O. J. Simpson, former college and professional football star, was the chief suspect in the murder of his ex-wife, Nicole Brown Simpson and her friend, Ronald Goldman. Instead of turning himself in as expected, Simpson led police on a slow-speed chase through Los Angeles, much of which was broadcast live by trailing helicopters. His celebrity status, along with the slow-speed chase, meant Simpson's prosecution was another "trial of the century" circus, dominating the news media until October 3, 1995 when he was found not guilty.
One year after the Branch-Davidian compound burned to the ground in Waco, Texas, a car bomb exploded in front of the Alfred P. Murrah Federal Building in downtown Oklahoma City, Oklahoma. Almost by chance, police apprehended Timothy McVeigh, a former Army soldier, who would be tried and eventually convicted for positioning the truck containing the explosives. The bombing was the worst case of domestic terrorism the U.S. has ever experienced.
Princess Diana, the former wife of Charles, the Prince of Wales and heir to the throne of England, died in a car crash while evading paparazzi -- journalists and photographers who focus on celebrities. Several of the paparazzi were charged with contributing to the crash, but blame for the accident was eventually placed primarily on the couple’s driver.
Armed with assault rifles and pipe bombs, two students walked into their Colorado high school. When the smoke had cleared and police had secured the building, 13 people, as well as the two shooters, were dead. The massacre renewed the debate over gun control.
Tthe son of President John F. Kennedy, died along with his wife, Carolyn Bessette, and her sister, Lauren, when the plane he was piloting crashed into the ocean. In 1995, Kennedy had founded the magazine George, which enjoyed limited success. At his funeral, Kennedy's uncle, Senator Edward Kennedy said: "We dared to think that this John Kennedy would live to comb gray hair, with his beloved Carolyn by his side. But, like his father, he had every gift but length of years."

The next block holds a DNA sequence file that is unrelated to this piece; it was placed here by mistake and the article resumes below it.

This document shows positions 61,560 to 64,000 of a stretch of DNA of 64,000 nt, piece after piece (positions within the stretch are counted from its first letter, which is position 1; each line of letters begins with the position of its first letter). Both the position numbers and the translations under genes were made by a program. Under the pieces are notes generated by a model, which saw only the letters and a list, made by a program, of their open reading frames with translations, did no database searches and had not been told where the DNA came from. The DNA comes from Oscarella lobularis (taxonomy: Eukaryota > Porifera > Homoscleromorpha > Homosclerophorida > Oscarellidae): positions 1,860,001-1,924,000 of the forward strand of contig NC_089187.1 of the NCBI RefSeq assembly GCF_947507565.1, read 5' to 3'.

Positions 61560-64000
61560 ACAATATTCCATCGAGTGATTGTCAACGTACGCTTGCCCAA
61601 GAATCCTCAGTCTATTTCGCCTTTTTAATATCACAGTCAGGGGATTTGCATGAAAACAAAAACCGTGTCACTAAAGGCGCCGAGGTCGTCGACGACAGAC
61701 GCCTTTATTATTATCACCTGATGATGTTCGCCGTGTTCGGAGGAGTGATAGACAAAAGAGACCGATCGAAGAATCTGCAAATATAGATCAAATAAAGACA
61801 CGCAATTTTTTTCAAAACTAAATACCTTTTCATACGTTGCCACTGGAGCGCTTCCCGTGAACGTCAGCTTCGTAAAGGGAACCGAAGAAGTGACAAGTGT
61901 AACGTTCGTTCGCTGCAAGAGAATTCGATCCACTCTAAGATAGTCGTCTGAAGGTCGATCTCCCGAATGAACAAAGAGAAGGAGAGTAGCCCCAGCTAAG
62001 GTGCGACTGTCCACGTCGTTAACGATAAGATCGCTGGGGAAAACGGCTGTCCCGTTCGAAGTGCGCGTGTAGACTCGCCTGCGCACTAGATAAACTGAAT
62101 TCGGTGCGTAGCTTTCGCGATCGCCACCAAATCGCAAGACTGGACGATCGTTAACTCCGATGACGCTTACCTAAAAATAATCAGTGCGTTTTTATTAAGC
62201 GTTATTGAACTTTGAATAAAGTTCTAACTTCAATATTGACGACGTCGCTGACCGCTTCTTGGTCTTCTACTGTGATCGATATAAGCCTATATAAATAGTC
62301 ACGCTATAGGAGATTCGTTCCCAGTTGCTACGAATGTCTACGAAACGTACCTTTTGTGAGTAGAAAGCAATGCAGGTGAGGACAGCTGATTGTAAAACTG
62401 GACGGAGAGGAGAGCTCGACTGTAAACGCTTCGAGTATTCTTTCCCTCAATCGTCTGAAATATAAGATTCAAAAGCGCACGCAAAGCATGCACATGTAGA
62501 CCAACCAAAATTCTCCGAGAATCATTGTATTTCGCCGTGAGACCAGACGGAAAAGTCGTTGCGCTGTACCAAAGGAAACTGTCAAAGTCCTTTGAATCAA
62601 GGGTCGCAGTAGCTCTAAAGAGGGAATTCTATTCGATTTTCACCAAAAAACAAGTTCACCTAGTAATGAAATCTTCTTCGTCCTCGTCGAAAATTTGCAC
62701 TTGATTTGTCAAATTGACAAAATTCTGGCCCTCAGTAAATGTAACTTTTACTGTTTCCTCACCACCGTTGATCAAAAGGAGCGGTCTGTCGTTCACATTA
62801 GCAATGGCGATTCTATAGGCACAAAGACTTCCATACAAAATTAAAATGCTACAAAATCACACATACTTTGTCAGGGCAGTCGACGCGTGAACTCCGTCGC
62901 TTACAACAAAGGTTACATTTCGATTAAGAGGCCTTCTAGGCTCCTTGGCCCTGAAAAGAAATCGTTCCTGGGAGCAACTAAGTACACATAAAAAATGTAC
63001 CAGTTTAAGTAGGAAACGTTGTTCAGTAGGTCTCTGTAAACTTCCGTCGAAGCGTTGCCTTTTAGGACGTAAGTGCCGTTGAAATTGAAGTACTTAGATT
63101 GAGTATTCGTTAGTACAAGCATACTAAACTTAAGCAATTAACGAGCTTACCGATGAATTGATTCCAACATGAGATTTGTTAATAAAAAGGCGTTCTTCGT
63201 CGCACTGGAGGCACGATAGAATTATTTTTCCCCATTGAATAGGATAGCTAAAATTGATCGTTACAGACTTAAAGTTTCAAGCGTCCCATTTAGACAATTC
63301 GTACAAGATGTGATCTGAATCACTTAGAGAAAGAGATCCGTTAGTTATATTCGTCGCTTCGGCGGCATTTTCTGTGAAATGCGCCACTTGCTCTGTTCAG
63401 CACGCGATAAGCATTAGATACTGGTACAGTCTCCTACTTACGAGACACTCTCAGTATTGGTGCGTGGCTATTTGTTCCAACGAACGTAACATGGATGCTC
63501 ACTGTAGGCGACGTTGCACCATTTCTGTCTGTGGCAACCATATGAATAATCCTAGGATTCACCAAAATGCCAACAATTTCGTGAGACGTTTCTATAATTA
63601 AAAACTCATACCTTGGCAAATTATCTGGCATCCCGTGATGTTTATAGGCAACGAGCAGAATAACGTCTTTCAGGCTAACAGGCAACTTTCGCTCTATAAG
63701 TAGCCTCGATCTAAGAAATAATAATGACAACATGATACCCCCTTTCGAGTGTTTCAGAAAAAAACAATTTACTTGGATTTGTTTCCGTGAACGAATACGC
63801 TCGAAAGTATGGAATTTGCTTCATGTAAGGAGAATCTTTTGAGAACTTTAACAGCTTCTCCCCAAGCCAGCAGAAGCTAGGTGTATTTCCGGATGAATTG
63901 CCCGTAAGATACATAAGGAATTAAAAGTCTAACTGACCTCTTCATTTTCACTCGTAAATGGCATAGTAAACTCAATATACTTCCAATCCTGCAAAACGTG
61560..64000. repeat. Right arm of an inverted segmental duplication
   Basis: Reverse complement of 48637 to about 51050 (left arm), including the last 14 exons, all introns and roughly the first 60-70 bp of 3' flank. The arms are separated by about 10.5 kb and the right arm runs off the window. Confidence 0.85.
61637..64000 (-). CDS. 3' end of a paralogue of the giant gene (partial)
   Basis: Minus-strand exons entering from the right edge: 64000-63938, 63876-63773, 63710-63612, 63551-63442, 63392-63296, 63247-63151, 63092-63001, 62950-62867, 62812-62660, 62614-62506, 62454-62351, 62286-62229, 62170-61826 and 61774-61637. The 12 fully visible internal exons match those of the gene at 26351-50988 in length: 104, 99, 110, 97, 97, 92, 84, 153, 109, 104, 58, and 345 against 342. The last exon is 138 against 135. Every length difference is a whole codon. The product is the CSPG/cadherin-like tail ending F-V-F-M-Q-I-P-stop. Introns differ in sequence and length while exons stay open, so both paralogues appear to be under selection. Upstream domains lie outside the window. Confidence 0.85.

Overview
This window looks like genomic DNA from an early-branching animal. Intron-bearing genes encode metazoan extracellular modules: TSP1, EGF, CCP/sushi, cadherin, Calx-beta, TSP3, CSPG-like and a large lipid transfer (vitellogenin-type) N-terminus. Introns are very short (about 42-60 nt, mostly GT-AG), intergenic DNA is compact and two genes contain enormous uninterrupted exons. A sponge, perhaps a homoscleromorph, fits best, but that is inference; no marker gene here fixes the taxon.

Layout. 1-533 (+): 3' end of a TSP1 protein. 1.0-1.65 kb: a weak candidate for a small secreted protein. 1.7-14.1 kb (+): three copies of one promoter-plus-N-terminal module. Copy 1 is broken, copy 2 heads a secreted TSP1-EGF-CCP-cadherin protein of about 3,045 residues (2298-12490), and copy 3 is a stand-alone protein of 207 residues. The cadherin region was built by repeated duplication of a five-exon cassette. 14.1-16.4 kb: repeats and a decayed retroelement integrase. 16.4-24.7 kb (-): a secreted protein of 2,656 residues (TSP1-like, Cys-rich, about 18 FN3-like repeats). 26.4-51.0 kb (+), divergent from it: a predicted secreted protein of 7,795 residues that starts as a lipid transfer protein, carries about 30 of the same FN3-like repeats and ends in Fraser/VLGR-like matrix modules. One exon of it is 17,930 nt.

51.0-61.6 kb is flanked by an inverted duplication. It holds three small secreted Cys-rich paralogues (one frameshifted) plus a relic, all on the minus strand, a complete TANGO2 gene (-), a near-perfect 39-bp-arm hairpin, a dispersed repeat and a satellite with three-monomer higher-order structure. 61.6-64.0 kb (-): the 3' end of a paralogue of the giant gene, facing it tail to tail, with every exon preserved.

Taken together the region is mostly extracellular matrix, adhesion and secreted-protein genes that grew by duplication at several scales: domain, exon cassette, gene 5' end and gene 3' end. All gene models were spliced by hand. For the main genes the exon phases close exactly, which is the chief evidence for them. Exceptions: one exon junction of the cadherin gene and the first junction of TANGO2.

CNN's coverage of the Gulf War signaled a watershed moment for television news, as viewers began to turn to CNN's 24-hour news coverage over the traditional network evening newscasts. Falling ratings also indicated the beginning of the end of the iconic news anchor, as well cementing the legitimacy and popularity of cable channels in general.
The media consolidations and the emphasis on "profit over product" journalism of the 1980's continued into the 1990's, led by American companies such as GE, Viacom, Time Warner, Disney, as well as Australian Rupert Murdoch's News Corp, which spawned the CNN rival Fox News in 1996.
The rise of "infotainment" led to a new look in American entertainment, as shows such as Jerry Springer, Jenny Jones, COPS, and MTV's The Real World created stars out of common people and crafted a genre of highly edited "reality" television, seemingly fulfilling Andy Warhol's prophesy that "In the future, everyone will be world-famous for 15 minutes."
The repeal of the "Fairness Doctrine" in the 1980's led to the rise of highly-partisan conservative radio programs on the AM dial, highlighted by the hugely popular Rush Limbaugh, who boasted 20 million listeners a day during most of the 1990's.
By the late-1990's, the Internet was becoming a part of many American homes and businesses. Consumers no longer had to get their information on the media's schedule, as the Internet enabled on-demand news, entertainment, and information.
The Internet revolution, along with increased popularity of cable channels, hastened the decline the traditional 20th century media's hold on America and helped cause a shift in the way modern media would function.